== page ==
Does shrinking of the angular gyrus in the brain lead to cognitive decline as we get older? A new study by Human Brain Project scientists in Germany has revealed a clearer picture.
The angular gyrus is an area in the back of the brain, which is associated with cognitive functions like language and memory. It has been found to shrink in aging, which is suspected to play a role in the decline of cognitive functions as we get older. But it was not yet clear in how far this suspicion is true, as findings remained inconclusive.
Now, researchers at HBP partner University of Düsseldorf together with Forschungszentrum Juelich in Germany have taken a closer look. The team at the lab of Prof. Svenja Caspers focusses on changes in brain structure, function and connectivity during aging, including their variability between people.
In the microstructural Julich Brain Atlas on the HBP’s EBRAINS research infrastructure, the gyrus was previously revealed to be divided into two distinct regions, now named PGa and PGp.
Two distinct areas with different roles in aging
“These sub-areas may serve different functions, so that cognitive tests so far would have led to contradictory results about the activation profile of the angular gyrus,” says Christiane Jockwitz, lead author of the study.
On this basis, the team performed a deep analysis of the structural and functional characteristics of the two sub-areas in 500 older adults. This analysis included the volume and connectivity with other areas, as well as their associations with age, cognition and lifestyle. For this, the data of the German 1000BRAINS study was used, which investigates the variability of structure, function and connectivity in the aging brain in relation to environmental, lifestyle or genetic influencing factors in a large group of older adults.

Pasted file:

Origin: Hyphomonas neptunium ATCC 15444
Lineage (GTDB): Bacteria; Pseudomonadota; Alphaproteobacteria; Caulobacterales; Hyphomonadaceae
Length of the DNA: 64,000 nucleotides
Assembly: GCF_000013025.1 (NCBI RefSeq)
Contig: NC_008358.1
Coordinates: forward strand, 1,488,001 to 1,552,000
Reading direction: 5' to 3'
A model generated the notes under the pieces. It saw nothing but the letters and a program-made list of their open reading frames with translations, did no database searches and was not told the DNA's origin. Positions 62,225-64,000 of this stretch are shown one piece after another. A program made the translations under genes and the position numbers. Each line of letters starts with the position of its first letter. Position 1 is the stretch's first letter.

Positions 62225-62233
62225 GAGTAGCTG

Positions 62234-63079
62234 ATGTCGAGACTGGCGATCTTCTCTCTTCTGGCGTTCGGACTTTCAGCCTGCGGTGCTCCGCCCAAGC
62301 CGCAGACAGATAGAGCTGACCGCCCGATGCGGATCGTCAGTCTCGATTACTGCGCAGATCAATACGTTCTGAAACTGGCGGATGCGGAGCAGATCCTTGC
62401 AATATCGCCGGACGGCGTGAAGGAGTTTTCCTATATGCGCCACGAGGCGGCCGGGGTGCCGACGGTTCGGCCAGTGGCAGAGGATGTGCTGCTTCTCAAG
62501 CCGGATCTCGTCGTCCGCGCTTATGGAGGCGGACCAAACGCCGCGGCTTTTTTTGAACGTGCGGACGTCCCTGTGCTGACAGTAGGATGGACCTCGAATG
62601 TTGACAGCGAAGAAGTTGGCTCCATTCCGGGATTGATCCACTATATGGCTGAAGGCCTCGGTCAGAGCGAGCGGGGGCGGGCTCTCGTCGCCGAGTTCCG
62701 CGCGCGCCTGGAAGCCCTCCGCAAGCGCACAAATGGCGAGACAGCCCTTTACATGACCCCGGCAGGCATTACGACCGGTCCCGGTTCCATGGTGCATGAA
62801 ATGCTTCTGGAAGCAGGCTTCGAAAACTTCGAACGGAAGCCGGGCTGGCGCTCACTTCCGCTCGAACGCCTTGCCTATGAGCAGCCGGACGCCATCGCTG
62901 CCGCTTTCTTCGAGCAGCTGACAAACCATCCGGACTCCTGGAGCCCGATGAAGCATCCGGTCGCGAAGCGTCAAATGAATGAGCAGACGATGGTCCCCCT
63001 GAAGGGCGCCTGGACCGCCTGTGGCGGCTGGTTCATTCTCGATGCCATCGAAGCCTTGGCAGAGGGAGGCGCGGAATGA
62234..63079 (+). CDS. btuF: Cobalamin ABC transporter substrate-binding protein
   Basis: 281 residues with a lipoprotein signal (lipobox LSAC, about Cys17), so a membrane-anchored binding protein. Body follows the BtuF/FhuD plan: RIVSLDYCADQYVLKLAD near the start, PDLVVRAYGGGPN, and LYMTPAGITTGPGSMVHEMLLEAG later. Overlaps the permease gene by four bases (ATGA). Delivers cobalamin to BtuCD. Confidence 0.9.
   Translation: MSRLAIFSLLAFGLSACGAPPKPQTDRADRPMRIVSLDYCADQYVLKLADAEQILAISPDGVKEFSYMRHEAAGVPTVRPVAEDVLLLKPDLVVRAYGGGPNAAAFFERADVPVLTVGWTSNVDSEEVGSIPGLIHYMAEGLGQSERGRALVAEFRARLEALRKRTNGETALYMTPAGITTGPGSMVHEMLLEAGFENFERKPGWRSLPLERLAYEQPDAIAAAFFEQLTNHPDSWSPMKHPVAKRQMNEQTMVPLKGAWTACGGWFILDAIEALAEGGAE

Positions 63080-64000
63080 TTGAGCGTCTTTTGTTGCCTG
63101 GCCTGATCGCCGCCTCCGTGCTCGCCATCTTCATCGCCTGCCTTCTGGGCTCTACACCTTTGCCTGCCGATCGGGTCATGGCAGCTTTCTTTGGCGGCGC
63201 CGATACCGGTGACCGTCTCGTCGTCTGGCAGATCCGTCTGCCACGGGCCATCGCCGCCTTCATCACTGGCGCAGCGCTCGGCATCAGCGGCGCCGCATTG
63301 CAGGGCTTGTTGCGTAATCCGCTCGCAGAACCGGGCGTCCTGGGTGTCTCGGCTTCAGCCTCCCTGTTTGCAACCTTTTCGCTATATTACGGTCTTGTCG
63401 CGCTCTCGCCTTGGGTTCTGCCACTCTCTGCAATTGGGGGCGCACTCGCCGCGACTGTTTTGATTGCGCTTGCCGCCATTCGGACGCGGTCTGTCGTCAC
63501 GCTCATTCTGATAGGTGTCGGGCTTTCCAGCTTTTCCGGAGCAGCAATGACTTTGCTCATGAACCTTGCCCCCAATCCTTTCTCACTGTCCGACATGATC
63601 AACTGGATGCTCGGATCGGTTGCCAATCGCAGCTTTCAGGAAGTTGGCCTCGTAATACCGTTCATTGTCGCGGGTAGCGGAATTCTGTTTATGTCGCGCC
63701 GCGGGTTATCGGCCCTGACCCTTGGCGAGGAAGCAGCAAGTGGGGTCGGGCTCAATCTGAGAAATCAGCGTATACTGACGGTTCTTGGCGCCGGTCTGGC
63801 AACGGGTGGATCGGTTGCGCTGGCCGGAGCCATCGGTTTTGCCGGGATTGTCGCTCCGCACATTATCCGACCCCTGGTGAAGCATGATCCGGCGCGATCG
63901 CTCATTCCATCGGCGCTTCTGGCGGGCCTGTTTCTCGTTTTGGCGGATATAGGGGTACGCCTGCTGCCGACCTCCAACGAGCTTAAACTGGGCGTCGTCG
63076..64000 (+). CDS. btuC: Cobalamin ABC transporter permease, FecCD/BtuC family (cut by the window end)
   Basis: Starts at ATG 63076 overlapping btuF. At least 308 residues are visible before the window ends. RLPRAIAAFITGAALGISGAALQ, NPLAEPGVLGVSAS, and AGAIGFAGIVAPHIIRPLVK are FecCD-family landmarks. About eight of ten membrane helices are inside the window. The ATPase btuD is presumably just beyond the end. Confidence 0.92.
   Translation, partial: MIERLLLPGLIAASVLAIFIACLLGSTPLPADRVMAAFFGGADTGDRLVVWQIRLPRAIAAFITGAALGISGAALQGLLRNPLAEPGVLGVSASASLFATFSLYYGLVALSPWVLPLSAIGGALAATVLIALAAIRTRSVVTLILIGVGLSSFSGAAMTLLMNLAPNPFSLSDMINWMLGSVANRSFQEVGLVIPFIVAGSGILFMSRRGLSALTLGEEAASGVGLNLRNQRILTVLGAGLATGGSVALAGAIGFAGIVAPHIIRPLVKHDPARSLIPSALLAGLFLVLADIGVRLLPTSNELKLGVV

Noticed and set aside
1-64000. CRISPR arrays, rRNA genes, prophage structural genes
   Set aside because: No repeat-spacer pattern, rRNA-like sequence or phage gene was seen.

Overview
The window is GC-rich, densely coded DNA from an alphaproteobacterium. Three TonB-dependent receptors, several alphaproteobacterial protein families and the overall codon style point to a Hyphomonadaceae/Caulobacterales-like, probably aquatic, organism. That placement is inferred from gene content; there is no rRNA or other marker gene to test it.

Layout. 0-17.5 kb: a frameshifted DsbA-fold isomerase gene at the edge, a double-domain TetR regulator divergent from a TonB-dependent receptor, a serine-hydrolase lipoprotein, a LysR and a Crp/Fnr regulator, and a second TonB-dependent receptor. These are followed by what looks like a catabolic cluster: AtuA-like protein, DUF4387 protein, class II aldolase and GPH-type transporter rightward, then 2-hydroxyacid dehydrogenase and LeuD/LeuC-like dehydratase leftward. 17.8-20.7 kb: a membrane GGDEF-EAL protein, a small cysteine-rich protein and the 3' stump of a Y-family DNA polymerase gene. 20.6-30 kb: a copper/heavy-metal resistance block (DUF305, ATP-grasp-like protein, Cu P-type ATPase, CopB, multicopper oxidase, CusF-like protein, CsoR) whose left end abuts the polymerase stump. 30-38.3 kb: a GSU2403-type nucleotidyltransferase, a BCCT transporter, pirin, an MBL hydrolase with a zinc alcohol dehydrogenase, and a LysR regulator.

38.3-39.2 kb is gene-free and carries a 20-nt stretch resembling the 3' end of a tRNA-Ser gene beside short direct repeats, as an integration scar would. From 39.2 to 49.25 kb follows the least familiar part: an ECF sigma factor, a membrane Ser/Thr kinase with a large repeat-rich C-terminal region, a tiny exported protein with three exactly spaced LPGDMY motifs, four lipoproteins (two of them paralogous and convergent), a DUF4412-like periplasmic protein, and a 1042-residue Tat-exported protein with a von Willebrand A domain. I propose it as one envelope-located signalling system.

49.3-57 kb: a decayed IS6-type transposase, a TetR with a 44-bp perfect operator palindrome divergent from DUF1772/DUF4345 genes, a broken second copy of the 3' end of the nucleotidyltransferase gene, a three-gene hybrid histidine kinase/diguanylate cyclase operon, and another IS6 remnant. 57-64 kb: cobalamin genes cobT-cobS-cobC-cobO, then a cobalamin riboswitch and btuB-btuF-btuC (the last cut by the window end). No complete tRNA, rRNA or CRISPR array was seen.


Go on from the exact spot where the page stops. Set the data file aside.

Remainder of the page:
Analyzing the two areas’ structural and functional connectivity at the group level revealed that each region is involved in different ways within the network architecture of the older adult brain. This result was further supported by distinct molecular and genetic patterns, derived from the Julich Brain Atlas on EBRAINS as well. These differences continued when each areas’ associations to age-related changes and cognitive ability as well as to lifestyle were profiled.
High degree of variability between brains
When the perspective was switched to the individual, the researchers found a high variability between subjects. “It should be emphasized that correlations found on the group level do not necessarily translate to the individual level” concludes Jockwitz. “General observations within the older adult population must therefore be considered with caution, especially when assessing and treating individual patients.”
The study thus highlights both the need to investigate the angular gyrus’ subdivisions as different entities rather than one macro-anatomical structure, and the high degree of variability that must be accounted for in exploring the aging brain.
C Jockwitz et al.: Characterization of the angular gyrus in an older adult population: a multimodal multilevel approach. Brain Structure and Function (2022)
HBP scientist Svenja Caspers uses big data to better understand why brains vary so much in across individuals, particularly during aging
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